I am confirming today that I will not be running for reelection to Edmonton City Council in the fall. After fourteen years I feel it is time to step aside and make room for new energy on Council. I have greatly enjoyed my time serving the people of Edmonton and residents of the old ward four, and since 2010 ward eight, but the time has come to explore new pursuits.
It is always an interesting exercise to look back over a period like this and, although at times it feels like just yesterday that I was arriving at City Hall, I look back on what has changed in the ensuing years and I realize that our city has travelled a great distance.
When I arrived the LRT stopped at Health Sciences, the bike grid was a few painted lines faded with time, neighbourhood renewal was creeping along at a snail’s pace and our city’s infrastructure was in woeful shape. Any work we did on roads just replaced what we had and there was little thought to use the opportunity of renewal to improve our City. Transportation safety was largely focused on the movement of vehicles with secondary thought to the pedestrian and the cyclist. The City was regularly tearing itself apart debating the future of the municipal airport and no recreation centres had been built in decades.
There are some very specific endeavours that I take great pride in. My work leading the winter city initiative led to the creation of our Winter City Strategy which has transformed the way we enjoy our city in winter and has won us international recognition. Our city sees just as many festivals now in winter as in summer and thousands of people now enjoy Zoominescence, Deep Freeze, Ice on Whyte, Le Canoe Volant, and the substantially expanded Silver Skate. They are joined by numerous community events across our City. Our parks and outdoor spaces are now fully supported and operational in the winter with increased opportunities for nordic ski, skating or just enjoying a walk or a run along our multi-use trails. As we continue to build our City the Winter City Design Guidelines are now a key document in ensuring our public spaces, streets and building are inviting and enjoyable in all seasons. And you can now enjoy that latte or brew on a patio all year round.
I also spearheaded the City’s innovative review of its public engagement practice which has led to our internationally recognized Public Engagement Strategy. Although it will always be and must continue to be an exercise in continuous improvement, it is now well imbedded in the way we connect with citizens and ensure that our projects truly understand and support the communities they serve.
As a determined advocate for active transportation I am also proud of the huge strides we have made in creating safe and convenient infrastructure for pedestrians and cyclists alike. The significant increase in those making the choice to travel by active means is directly attributable to the significant separated grid that we have solidly established in the core of our city and are now expanding outwards for all Edmontonians.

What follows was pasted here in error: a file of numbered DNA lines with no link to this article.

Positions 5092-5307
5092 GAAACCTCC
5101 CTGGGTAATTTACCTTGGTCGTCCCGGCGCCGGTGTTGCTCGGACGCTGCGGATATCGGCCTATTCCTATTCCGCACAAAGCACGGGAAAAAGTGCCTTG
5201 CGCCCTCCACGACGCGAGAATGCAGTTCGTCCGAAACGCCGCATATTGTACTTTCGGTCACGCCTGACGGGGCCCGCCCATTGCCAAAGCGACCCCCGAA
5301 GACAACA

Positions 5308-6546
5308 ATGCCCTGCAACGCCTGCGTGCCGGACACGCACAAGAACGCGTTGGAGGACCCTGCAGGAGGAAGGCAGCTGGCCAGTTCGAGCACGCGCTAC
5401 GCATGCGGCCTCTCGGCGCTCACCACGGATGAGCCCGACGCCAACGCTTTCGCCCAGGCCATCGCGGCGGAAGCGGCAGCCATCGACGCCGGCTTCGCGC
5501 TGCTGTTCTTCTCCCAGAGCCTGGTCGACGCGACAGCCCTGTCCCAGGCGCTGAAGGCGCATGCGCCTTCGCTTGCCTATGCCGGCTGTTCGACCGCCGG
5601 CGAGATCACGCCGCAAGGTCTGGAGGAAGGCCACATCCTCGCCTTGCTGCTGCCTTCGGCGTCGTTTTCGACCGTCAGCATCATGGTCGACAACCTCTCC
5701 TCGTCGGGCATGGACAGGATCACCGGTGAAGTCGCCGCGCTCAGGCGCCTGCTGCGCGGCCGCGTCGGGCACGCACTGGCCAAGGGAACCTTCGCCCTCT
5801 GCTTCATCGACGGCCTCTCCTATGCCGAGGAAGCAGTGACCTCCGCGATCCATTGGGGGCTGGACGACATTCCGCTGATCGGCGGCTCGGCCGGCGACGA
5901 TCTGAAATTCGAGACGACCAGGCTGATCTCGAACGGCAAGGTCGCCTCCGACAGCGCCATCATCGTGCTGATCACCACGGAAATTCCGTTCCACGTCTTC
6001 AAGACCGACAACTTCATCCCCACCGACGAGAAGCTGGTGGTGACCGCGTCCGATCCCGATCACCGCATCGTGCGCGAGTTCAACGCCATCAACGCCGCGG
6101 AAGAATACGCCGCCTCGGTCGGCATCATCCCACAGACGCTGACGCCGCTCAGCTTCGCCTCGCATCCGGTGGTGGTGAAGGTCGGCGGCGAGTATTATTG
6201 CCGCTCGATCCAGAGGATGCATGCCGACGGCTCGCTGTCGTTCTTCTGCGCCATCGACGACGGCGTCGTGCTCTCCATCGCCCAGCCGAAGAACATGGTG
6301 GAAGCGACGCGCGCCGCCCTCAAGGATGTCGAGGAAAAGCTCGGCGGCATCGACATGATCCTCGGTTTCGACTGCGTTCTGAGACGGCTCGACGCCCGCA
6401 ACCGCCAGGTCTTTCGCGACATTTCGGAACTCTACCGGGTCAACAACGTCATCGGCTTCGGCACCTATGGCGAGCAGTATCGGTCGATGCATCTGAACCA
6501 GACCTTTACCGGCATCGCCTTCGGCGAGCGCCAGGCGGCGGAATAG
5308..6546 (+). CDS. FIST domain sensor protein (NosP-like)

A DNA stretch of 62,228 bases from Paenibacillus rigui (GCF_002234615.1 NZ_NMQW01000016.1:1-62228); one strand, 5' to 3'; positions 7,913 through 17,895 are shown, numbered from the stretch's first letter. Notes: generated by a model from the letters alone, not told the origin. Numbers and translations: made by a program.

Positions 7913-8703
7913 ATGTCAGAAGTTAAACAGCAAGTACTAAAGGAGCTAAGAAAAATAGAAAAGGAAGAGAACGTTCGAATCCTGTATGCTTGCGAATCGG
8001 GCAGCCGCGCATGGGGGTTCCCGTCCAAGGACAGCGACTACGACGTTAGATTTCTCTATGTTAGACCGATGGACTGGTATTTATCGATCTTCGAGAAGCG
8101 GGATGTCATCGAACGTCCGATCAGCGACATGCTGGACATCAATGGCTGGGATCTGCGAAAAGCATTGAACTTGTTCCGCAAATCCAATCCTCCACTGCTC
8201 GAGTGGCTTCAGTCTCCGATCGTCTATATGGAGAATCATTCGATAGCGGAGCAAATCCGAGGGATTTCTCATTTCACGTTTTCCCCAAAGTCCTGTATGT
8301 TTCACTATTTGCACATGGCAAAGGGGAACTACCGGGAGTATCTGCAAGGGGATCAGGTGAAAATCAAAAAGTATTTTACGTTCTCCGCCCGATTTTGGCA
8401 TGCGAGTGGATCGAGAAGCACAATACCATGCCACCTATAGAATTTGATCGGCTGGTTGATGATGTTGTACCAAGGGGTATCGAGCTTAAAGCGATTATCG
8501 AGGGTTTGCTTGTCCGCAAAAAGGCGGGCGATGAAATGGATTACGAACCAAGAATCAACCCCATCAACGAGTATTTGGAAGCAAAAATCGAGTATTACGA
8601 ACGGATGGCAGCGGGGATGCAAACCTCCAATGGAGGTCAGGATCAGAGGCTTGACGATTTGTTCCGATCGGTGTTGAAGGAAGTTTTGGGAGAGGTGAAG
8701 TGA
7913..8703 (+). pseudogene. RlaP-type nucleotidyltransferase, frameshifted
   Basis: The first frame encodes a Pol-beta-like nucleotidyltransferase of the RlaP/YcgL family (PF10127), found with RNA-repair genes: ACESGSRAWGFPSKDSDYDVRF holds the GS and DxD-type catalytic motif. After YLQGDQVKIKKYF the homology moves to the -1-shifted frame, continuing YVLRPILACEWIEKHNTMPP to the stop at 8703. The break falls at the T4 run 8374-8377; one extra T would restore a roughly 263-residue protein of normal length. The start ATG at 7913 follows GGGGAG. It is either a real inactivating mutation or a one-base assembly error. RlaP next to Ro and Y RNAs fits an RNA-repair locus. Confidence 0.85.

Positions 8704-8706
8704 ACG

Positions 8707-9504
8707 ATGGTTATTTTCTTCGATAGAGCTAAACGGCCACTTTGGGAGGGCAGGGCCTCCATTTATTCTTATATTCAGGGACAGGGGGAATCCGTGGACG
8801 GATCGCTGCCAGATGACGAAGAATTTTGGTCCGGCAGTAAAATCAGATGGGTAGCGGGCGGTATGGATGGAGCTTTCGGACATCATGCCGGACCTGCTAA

And finally, I also take pride in initiating and championing the work that created End Poverty Edmonton, our commitment to end poverty in a generation in our city. Although it is still an uphill battle, the commitment to deal with the root causes of intergenerational poverty, rather than just to apply bandaids to the wounds of poverty, gives us a real shot at making a difference in an age-old challenge.
There are other small things that I look back on with joy, such as pushing for the programming of Churchill Square that allowed us to truly benefit from the investment made in the rebuilding of the square; leading the charge to close the road that bisected the square and allowed City Hall and its fountain and ice rink to connect with the rest of the square; finally getting the green light for the multi-use trail that uses the old rail right-of-way to connect Old Strathcona with the High Level Bridge; standing up for the building of the funicular that means that citizens of all abilities can access the river valley without the need of a car; and being a stubborn voice to ensure that the new Walterdale Bridge would rise above the mundane design of its predecessors.
Some of my work is incomplete although we are poised to make huge strides, such as our ongoing leadership meeting the challenge of climate change and the energy transition that will be necessary. But much as I would like to continue to push the City forward from my seat on Council on areas like these it is time for someone else to take on those challenges, and I have every belief that a decade and a half from now they will be able to look back with just as much satisfaction for what they have accomplished in continuing to move our City forward.